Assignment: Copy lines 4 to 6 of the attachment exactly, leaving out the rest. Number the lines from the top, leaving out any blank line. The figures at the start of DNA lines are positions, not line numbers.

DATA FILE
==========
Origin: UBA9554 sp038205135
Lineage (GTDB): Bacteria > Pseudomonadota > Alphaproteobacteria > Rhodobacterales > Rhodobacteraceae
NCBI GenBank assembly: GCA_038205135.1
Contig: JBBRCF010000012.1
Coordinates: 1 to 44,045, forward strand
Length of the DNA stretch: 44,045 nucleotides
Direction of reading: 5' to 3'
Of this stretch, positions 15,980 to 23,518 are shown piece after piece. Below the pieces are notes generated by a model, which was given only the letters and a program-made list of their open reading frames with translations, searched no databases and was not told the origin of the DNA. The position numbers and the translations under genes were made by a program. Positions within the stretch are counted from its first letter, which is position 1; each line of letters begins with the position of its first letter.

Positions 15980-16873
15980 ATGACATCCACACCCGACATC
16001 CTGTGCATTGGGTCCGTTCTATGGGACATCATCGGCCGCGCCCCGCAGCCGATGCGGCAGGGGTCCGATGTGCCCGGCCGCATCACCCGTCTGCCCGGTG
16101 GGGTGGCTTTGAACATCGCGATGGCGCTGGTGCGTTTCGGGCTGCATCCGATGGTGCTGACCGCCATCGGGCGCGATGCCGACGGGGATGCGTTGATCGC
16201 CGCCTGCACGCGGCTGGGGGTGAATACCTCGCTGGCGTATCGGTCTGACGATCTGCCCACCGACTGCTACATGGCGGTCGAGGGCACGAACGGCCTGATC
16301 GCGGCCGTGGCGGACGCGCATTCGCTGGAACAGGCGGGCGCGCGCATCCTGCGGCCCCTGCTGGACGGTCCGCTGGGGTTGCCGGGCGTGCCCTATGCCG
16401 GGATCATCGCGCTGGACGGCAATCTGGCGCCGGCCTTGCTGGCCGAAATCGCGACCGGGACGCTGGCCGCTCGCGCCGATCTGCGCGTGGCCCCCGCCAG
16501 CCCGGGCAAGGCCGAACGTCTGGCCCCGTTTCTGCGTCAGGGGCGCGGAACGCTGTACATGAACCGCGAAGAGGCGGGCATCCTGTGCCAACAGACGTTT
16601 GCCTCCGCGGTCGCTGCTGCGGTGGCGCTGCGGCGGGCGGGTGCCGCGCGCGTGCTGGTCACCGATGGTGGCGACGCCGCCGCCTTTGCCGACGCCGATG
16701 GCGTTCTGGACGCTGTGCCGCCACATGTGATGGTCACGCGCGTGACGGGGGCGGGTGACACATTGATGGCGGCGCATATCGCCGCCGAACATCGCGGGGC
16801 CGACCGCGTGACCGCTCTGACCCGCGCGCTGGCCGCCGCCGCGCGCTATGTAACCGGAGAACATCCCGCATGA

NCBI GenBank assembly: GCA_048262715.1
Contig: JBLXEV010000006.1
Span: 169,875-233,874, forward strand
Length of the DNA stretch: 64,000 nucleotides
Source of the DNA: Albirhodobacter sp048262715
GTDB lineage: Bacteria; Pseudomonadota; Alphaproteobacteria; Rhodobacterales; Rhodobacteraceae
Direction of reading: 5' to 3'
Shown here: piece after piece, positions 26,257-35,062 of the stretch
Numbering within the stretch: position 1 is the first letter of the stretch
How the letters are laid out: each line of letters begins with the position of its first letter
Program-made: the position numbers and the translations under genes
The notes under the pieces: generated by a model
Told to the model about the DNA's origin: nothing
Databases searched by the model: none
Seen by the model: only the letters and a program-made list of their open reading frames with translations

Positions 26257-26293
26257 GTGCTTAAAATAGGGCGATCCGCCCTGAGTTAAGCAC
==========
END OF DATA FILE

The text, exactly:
Contig: JBBRCF010000012.1
Coordinates: 1 to 44,045, forward strand
Length of the DNA stretch: 44,045 nucleotides